Accessories for your health

2013-11-24 14:00

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Sci-fi-like medical monitoring is coming to a wristband and smartphone near you as health accessories become the next big thing

They’re calling it the quantified self and it’s the closest to science fiction-like body monitoring we’ve ever had.

With the advances and the miniaturisation of technology, health-rate monitors and step counters are small and compact enough to fit into little wristbands.

These are the most prominent of a new flood of devices that monitor our health and inspire us to get healthier.

They mostly track how many steps you take each day – 10?000 steps is considered the amount to make you very active – but also measure a range of other metrics.

The idea is to inspire you to greater health and – depending on how diligent you are – track what you eat and how much water you drink.

Smartphones like Samsung’s Galaxy S4 have a range of these features built in, measuring our activity.

They are increasingly part of an ecosystem of such devices and healthy living. Fitbit, for instance, also has a Wi-Fi scale to measure your weight and lets you compete against friends using the clever companion app.

In some instances, a clever app has produced spin-off companion gadgets. Runtastic is a great app that started as a means to start running, but coaxing people to walk for a few minutes – then run, then walk, then run.

Now, it has expanded into a cycling app and has added clever “stories” to the runs (for R7 each) as well as a Bluetooth heart-rate monitor (R1?000; wintecsolutions.co.za).

Globally, these health-monitoring accessories have become big, big business. At the annual Consumer Electronics Show in Las Vegas this January, half of one of the voluminous halls was given over to these gadgets. They might be rudimentary now, but expect better and more complex devices to follow.

The top three health trackers

Fitbit Flex

Fitbit Flex: R1 250 | myistore.co.za

Who would have thought that a slim piece of rubberised plastic could hold so much tech? The Flex from Fitbit features an accelerometer, NFC and Bluetooth 4.0 for connecting to the phone app and a vibration motor to go along with the LED indicators on the wrist strap.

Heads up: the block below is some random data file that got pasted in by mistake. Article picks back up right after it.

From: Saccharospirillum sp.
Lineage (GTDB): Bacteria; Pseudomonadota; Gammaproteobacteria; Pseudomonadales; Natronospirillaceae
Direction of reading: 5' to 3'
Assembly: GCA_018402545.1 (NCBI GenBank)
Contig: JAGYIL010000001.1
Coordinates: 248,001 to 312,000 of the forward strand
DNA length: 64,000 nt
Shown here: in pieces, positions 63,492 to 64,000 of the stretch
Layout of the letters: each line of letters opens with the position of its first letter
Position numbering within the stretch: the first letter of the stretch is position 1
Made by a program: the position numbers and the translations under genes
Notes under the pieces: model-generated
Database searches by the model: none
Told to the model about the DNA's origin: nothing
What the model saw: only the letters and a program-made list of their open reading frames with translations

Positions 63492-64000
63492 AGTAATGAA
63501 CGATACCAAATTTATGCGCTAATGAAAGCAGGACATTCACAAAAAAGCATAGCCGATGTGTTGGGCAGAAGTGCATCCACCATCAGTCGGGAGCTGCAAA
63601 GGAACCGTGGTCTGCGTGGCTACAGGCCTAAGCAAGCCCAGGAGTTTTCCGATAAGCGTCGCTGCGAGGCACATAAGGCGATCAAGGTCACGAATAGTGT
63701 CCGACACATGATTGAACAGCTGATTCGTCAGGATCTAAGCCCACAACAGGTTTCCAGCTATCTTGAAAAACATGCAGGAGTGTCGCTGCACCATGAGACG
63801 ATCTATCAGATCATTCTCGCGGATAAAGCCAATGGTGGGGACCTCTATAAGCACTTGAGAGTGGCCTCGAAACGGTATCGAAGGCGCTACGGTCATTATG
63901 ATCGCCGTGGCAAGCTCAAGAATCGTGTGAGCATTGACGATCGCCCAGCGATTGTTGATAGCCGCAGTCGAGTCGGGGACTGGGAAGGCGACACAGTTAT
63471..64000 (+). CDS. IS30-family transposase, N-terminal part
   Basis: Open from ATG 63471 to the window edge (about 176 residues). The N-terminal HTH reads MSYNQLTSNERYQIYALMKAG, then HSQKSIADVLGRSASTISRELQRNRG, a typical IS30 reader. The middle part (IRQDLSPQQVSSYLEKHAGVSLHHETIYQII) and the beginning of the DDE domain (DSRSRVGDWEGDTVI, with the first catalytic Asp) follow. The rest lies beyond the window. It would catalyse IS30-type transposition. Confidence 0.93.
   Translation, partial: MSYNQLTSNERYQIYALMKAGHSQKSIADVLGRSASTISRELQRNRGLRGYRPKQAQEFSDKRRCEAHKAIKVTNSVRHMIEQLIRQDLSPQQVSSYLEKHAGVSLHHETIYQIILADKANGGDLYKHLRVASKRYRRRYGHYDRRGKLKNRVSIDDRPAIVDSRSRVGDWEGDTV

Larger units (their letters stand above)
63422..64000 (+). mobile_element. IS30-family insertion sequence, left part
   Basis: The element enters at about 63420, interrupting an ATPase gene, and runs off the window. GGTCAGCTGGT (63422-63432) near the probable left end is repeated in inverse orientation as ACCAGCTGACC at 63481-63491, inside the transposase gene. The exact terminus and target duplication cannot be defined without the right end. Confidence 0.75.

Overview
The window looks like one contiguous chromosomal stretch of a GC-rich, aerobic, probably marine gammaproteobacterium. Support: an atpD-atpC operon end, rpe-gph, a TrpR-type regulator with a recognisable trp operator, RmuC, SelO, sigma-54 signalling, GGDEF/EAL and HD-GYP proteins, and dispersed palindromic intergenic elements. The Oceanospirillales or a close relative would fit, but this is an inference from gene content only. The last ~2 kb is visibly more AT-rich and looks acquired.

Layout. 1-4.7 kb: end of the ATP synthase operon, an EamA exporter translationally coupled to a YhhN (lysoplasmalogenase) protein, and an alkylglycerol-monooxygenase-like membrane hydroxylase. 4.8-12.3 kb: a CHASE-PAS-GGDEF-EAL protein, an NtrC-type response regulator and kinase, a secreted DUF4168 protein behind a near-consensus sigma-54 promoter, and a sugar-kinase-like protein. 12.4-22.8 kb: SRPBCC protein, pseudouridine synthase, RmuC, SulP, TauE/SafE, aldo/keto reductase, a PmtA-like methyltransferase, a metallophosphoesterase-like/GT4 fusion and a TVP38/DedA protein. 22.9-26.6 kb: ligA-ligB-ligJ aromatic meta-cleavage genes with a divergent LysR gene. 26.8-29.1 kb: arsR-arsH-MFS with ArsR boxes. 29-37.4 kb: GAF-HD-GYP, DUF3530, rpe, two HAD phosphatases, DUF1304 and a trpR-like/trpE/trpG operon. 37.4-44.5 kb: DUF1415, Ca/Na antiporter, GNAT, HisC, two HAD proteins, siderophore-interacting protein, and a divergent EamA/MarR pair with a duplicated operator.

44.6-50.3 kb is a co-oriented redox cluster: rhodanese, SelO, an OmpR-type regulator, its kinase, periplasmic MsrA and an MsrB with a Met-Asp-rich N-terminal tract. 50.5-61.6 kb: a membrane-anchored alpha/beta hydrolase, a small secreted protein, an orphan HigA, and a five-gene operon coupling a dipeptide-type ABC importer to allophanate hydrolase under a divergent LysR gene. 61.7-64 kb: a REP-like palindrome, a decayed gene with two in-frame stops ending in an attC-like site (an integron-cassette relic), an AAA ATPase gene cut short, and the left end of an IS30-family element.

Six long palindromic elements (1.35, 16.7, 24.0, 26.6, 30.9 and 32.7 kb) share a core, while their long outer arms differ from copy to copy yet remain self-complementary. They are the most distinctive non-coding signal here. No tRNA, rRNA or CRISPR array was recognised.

It uses all of that to track your motion (quite accurately, we might add), monitor your sleep and remind you how far away you are from your goal for the day.

The LED lights are a relatively simple indicator – you’ve completed 20% of your daily goal for each light that turns on.

The Fitbit Flex also integrates with an online account that keeps track of your movement over time, showing you which times and which days you are most active.

If that wasn’t enough, it’s also not about to break the bank.

Nike FuelBand

Nike FuelBand:  R2 000 (Import) | nike.com

Nike’s FuelBand could be called the device that started the trend of wearable exercise-monitoring equipment for fun and profit. Like the other devices on this list, it’ll pair up with an app running on your smartphone.

Unlike the others, it features a calorie read-out on the basic LED display. It also lights up a succession of twinklers as you progress through your goal for the day and it boasts a Bluetooth 4.0 connection – as most of the best equipment does these days.

The FuelBand also features gaming-like Achievements, which act as a motivation starter on those days that you don’t feel like moving. If the Nike FuelBand ­has a limitation, it has to be that its official app is limited to iOS. If you own anything other than an Apple device, you’re a bit out of luck on this one.

Jawbone Up

Jawbone Up: R1 550 | knrflatrock.co.za

Like the Fitbit Flex, the Jawbone Up is Android and iOS compatible. Unlike its two competitors, it eschews the wireless connection to your smartphone. Instead, it uses an audio jack to connect to your smartphone, letting you tweak settings with the app.

The result? A longer battery life than all the rest, but you do need to be tethered to your smartphone far too often.

But that’s okay, because it looks good and it’ll make you feel good, whether it’s vibrating to make sure you remember to move about more, or whether it’s waking you up gradually, based on your sleep cycle.

The Flex can also do the latter, but Jawbone’s Up is arguably better at it. Best of all, it features a nap-time mode, which won’t let you fall asleep too long in the afternoon. No more groggy grumpiness for you. – Brett Venter

»?Shapshak is editor and publisher of Stuff magazine (stuff.co.za). Follow him on Twitter @shapshak

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